Duration of enhanced responsiveness upon re-exposure to ozone

B. R. Schonfeld, W. C. Adams, Edward S Schelegle

Research output: Contribution to journalArticle

13 Scopus citations

Abstract

It has been repeatedly observed that ozone (O3) re-exposure within 24 h elicits enhanced pulmonary function responses. However, there are only limited observations concerning re-exposure to O3 at intervals between 24 h and several days. The present study was designed to assess the effects of re-exposure to 0.35 ppm O3 at intervals of 24, 48, 72, and 120 h. Forty young adult male subjects were assigned randomly to one of four groups in ascending order of time to re-exposure (groups 1-4). Each exercised on a bicycle ergometer for 60 min at a workload that elicited a mean ventilation of 60 l/min on three occasions: protocol 1 (P1), filtered air (FA); protocol 2 (P2), 0.35 ppm O3; and protocol 3 (P3), 0.35 ppm O3. In addition to standard pulmonary function measures, specific airway resistance (S(Raw)); exercise ventilatory pattern, i.e., respiratory frequency (f(R)) and tidal volume (V((T)); and subjective symptoms (SS) were assessed. Statistical analysis revealed significant differences (p < .05) for all groups between the FA (P1) responses and those for the two O3 exposures (P2, P3) for forced vital capacity (FVC), forced expiratory volume in 1 s (FEV1.0), S(Raw), f(R), V(T), and SS. When the two O3 exposures (P2 and P3) were compared, only group 1 (24 h) responses were statistically significant upon re-exposure: FEV10, - 16.1 vs. -30.4% (p < .003); S(Raw), 20.5 vs. 34.5% (p < .05); f(R), 44.2 vs. 65.3% (p < .001); and SS (p < .015). Analysis of O3 re-exposure data for group 2 (48 h) indicated a trend toward significantly enhanced responsiveness: FEV10, - 14.4 vs. -20.6% (p < .12); S(Raw), 13.4 vs. 23.7% (p < .10); f(R), 40.4 vs. 53.2% (p < .10); V(T), -24.2 vs. -31.7% (p < .10); and SS (p > .10). Statistical analyses for groups 3-4 (72-120 h intervening) revealed no significant differences upon re-exposure to O3. Our observations demonstrated that for the total O3 inhaled dose used in this study, the enhanced pulmonary function responsiveness noted upon re-exposure to O3 within 24 h may persist for up to 48 h in some subjects, but is absent 72 h after initial O3 exposure.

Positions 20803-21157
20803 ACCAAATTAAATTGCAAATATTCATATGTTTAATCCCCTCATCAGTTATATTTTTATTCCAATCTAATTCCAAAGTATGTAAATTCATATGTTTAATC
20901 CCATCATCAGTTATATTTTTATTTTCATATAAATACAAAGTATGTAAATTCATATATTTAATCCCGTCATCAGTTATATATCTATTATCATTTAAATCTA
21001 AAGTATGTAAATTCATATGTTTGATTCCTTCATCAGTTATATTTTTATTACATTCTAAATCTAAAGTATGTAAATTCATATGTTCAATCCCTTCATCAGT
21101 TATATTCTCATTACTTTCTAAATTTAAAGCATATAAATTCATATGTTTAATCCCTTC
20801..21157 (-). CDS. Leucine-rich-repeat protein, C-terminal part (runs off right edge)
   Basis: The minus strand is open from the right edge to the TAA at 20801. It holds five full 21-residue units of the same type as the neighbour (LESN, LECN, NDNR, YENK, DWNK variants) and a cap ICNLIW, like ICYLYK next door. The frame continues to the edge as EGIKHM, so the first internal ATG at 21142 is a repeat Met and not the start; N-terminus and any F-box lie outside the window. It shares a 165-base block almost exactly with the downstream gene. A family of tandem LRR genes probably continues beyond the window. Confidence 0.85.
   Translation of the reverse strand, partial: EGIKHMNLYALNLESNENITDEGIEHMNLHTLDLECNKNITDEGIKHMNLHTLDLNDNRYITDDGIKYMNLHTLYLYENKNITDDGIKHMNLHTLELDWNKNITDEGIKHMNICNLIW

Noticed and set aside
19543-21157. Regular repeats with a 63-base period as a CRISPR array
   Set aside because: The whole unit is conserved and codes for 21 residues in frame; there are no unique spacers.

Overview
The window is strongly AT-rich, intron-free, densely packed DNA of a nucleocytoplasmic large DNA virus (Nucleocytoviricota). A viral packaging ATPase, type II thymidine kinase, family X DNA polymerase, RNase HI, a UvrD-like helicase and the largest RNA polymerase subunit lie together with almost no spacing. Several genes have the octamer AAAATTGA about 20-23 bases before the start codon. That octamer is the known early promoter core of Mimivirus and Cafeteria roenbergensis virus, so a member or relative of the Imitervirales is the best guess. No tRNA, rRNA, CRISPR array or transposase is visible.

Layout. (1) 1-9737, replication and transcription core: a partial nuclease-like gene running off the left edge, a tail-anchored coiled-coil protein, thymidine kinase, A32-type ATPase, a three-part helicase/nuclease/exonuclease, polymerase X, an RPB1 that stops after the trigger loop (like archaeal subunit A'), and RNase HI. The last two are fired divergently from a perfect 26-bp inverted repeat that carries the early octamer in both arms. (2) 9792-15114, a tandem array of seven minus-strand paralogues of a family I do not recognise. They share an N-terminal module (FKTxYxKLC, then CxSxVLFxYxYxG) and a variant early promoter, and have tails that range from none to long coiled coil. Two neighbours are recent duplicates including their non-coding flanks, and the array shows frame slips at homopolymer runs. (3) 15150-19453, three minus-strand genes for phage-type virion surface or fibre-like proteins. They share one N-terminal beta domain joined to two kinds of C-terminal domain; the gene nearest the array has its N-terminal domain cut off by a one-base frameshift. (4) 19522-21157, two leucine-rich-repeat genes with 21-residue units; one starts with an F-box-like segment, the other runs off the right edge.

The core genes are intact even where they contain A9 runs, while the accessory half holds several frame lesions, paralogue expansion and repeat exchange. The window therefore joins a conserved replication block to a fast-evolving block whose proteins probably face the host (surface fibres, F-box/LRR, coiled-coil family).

Original languageEnglish (US)
Pages (from-to)229-236
Number of pages8
JournalArchives of Environmental Health
Volume44
Issue number4
StatePublished - 1989

ASJC Scopus subject areas

  • Environmental Science(all)
  • Environmental Chemistry
  • Public Health, Environmental and Occupational Health

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